No amount of compensation is enough without justice – heads need to roll

Edward Case
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The NHS, the civil service and the governments of at least five prime ministers from Edward Heath to John Major were complicit in covering up the greatest scandal in British medical history as 30,000 people were given contaminated blood over a 21-year period from 1970-91. The shielding of that terrible truth would also have gone beyond, right up to the beginning of the investigation five years ago and in the case of some of the people interviewed it’s still going on.

The extent of the abuse of power and gaslighting of victims by the state outlined by Sir Brian Langstaff on the release of the damning seven volume report this week is truly shocking and the sizeable compensation plan being lined up is only half of what needs to be done.

While many of the people responsible are long dead, there are some still alive and they should now face a criminal investigation, regardless of their advanced age.

Justice is every bit as important as compensation and contrition in this case.

As for the apologies offered in Parliament on Monday by Dobby the Hogwarts Elf and the other bloke, are we really expected to believe that they would not have done the same thing as their predecessors, or perpetuated the cover up had it not been exposed?

Don’t try to tell me that today’s Government, the NHS or civil servant grey suits would behave any differently.

If the scandal proves anything it’s that deception is par for the course. The victims were treated as at the very least an inconvenience and in the case of the haemophiliac pupils of one school, lab rats.

There have been 3,000 fatalities, some of them very young indeed, while the lives of survivors have been utterly ruined thrrough Hepatitis C and HIV.

And that is how “state” and the power of institutions works. The dead don’t vote or constitute a drain on the economy. As for the rest of us, all that separates us from having our lives wrecked in the blink of an eye – whether it’s a miscarriage of justice like the Post Office scandal or a dodgy deal for cheap blood is pure luck of the draw.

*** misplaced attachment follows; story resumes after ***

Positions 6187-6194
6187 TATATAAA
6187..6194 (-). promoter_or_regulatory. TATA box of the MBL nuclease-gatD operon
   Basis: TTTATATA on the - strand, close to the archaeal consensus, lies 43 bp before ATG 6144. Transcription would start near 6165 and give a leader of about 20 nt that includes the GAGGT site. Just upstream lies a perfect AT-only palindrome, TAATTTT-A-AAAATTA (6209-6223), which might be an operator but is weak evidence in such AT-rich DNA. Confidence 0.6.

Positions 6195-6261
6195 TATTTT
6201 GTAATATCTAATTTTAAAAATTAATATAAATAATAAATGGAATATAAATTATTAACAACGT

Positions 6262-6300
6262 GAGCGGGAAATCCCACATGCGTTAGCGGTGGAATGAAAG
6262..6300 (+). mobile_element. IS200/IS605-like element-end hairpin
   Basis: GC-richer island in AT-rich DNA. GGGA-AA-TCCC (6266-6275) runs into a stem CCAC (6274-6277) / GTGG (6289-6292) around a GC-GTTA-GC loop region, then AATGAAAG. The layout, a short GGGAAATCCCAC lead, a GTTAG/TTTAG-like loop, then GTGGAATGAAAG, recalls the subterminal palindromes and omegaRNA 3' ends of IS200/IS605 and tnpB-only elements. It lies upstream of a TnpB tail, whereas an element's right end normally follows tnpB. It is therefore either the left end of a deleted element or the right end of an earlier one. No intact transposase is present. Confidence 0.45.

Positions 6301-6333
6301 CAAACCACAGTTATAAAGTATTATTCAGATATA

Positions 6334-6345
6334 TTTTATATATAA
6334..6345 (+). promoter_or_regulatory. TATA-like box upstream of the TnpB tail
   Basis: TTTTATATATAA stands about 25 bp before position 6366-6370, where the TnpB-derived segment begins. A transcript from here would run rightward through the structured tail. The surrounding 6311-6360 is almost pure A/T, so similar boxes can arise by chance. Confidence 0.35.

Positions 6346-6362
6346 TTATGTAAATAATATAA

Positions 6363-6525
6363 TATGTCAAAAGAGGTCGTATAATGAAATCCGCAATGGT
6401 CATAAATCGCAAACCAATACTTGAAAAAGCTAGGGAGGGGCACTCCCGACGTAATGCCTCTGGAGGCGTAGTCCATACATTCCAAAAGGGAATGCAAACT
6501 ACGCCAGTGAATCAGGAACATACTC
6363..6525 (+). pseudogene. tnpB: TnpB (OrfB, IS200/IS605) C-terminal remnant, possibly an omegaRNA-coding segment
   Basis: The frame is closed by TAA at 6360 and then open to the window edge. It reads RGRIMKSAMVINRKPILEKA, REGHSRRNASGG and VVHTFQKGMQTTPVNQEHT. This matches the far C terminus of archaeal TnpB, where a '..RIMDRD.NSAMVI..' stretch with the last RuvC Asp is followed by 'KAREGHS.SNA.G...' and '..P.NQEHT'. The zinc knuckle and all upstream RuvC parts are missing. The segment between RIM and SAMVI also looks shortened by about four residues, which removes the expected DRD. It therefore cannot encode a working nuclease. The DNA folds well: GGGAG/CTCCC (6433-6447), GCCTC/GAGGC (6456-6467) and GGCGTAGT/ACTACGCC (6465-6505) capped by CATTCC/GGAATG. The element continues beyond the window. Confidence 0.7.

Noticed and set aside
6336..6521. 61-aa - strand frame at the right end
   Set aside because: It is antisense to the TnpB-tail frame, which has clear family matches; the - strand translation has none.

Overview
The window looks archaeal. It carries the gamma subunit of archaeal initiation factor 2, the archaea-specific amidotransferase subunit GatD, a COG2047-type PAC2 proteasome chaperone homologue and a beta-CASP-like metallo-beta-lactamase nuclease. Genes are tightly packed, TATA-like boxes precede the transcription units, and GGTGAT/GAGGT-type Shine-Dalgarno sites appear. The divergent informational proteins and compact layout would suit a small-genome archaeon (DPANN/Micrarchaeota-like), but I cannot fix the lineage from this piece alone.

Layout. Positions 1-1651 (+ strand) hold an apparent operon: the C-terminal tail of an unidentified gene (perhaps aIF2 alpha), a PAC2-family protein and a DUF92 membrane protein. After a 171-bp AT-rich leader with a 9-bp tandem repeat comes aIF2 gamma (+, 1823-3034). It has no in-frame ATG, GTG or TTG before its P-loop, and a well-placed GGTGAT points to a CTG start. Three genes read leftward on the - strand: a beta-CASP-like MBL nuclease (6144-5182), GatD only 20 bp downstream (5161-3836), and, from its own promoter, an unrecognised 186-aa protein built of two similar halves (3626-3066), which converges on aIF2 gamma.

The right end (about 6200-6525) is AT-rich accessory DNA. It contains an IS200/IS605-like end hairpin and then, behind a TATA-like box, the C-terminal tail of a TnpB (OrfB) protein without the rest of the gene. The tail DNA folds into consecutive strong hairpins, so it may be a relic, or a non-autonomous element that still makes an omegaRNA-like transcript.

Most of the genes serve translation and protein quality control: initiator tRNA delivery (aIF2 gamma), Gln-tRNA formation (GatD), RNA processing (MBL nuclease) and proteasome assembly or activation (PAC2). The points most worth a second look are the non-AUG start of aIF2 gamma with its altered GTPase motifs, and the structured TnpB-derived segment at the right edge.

Benjamin Netanyahu’s reaction to chief prosecutor of the International Criminal Court Karim Khan KC’s announcement that he is seeking an arrest warrant for him and defence minister Yoav Gallant along with three Hamas leaders for war crimes and crimes against humanity is indicative of how anyone who dares to hold Israel’s government to account for their decimation of Gaza and its civilians is immediately dismissed as antisemitic.

Calling it “a moral outrage of historic proportions” (I surely can’t be the only person to detect a soupçon of Trumpian rhetoric there) and describing Mr Karim as one of the “great antisemites in modern times,” Netanyahu compared him to judges in Nazi Germany who “denied Jews basic rights and enabled the Holocaust”.

Joe Biden meanwhile has called the move outrageous, seemingly on the basis of grouping the actions of a so-called west-friendly nation with those of a prescribed terrorist organisation.

Well two wrongs don’t made a right. October 7 was an atrocity. Those who carried it out who aren’t already dead must face justice along with the Hamas heirarchy that organised it. But while Israel would steadfastly claim that their target since that day has always been Hamas, they have given zero thought to the slaughter of Gazan civilians.

There are rules to engagement which terrorists ignore. Countries are held to a higher standard. Their disregard for the rules is done covertly and in relatively small numbers.

The prospect of Netanyahu facing arrest if he sets foot in a country signed up to the ICC is unlikely to lose him much sleep, but he simply won’t allow anyone to challenge is decisions.

Stability is change. No it’s not, it’s an oxymoron and the moron at Labour HQ responsible for this piece of gobbledigook should consider a change of career – in a position where the most contentious thing they can possibly say is “would you like fries with that?”

Meanwhile, we have a new pledge card – just like Tony Blair’s in 1997.

Well not exactly. This one has six pledges, all but one of which is unquantifiable and none of which were amongst the pledges Charmer made to win the leadrship of the party.

So he said whatever he needed to say to get the job and now it looks like he’s doing the same.

He could actually screw this up yet.

Edward Case

Columnist